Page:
The government of Scotland is thinking of mentioning the food right into the Scottish law.
It became one of the thoughts of the government after they have read this year’s report published by the Independent Working Group on Food Poverty.
The organizations states that even though enshrining will not put an end to food insecurity often seen in nowadays life of certain society groups of Scots. Yet, it will make the government and other organizations obliged to provide everybody with the access to normal affordable food.
The report stated that by enshrining the food right the government of Scotland would be checked on how well does it implement the official policies. It would also show whether they share resources at their full, limited only by their powers.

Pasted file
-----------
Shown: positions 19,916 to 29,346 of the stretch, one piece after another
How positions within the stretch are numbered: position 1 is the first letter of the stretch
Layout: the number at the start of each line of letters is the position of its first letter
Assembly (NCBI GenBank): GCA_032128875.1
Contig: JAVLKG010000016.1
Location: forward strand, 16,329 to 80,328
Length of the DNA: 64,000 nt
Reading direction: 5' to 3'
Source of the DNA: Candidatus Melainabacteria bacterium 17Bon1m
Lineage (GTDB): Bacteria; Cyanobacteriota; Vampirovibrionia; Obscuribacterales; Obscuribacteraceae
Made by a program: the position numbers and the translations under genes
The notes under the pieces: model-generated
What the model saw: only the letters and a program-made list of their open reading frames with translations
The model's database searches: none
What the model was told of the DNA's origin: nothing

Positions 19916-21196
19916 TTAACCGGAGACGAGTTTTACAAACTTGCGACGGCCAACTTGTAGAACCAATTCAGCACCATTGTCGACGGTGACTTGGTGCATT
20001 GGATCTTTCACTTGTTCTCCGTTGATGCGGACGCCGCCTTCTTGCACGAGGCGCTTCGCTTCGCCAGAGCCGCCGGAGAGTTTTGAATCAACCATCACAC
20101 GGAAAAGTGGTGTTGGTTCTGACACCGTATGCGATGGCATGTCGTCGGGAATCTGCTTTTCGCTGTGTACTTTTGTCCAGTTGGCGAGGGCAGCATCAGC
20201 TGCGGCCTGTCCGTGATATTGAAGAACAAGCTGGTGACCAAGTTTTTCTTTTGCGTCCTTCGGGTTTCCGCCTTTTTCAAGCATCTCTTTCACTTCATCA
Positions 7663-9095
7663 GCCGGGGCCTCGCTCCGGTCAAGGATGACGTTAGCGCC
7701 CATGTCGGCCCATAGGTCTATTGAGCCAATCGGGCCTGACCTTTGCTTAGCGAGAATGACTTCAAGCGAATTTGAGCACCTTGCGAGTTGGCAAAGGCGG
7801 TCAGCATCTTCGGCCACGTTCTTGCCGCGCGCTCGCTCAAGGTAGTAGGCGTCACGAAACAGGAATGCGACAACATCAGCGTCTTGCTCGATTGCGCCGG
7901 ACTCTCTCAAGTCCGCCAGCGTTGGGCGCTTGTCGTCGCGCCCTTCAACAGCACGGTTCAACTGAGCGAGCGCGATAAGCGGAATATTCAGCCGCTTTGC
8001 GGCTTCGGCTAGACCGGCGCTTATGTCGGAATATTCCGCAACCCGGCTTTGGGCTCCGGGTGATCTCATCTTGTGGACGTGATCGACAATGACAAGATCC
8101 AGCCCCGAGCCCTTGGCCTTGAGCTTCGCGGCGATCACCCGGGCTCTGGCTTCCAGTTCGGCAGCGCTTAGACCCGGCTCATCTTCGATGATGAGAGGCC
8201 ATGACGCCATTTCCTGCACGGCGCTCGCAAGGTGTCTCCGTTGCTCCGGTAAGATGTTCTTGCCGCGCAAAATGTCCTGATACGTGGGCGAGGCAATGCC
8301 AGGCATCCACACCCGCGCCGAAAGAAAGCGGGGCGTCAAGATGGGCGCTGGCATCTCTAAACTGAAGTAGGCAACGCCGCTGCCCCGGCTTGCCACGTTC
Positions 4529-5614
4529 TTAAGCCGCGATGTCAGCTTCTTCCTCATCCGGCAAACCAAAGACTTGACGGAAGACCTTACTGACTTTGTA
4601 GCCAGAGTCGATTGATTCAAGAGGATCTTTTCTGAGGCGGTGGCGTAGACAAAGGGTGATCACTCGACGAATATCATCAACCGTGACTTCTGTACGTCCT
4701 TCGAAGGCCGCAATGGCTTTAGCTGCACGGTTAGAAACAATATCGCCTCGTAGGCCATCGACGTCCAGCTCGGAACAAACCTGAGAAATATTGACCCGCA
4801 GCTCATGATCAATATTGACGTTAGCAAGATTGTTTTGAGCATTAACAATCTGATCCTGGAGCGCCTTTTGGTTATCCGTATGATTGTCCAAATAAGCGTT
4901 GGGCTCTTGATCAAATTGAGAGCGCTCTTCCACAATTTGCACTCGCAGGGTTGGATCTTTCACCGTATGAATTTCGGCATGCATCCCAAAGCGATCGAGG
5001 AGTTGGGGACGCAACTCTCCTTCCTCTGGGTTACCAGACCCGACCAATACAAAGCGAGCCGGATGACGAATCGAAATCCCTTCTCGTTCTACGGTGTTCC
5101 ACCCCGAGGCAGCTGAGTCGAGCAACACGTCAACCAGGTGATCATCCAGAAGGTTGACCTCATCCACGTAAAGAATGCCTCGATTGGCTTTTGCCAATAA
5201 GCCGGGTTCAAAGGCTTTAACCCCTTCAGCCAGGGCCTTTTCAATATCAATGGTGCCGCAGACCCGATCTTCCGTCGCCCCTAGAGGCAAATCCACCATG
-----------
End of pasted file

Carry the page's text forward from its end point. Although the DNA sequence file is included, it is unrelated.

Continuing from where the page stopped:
Other things mentioned in the report were a system of measuring food security in the country, and a call for the British government. The call included asking for help to reduce the sanctions risk and delays in providing benefits. The Trussell Trust charity has reported a rise in the use of food banks in recent years, with benefits problems identified as the most significant reason for the increase.
The working group was set up by Scottish ministers in October last year to examine food insecurity and poverty.
Angela Constance, equalities secretary, said: “We have been very clear. No one should have to rely on emergency food provision in a country as prosperous as Scotland. Food poverty is a symptom of wider poverty, and the UK government’s harmful welfare cuts and benefit sanctions regime has clearly pushed more and more people into an income crisis, increasing the demand for emergency food.
“We want to create a sustainable solution to tackling food poverty across Scotland, and therefore I am committed to exploring a range of options, including looking into potentially enshrining the right to food into Scots law.”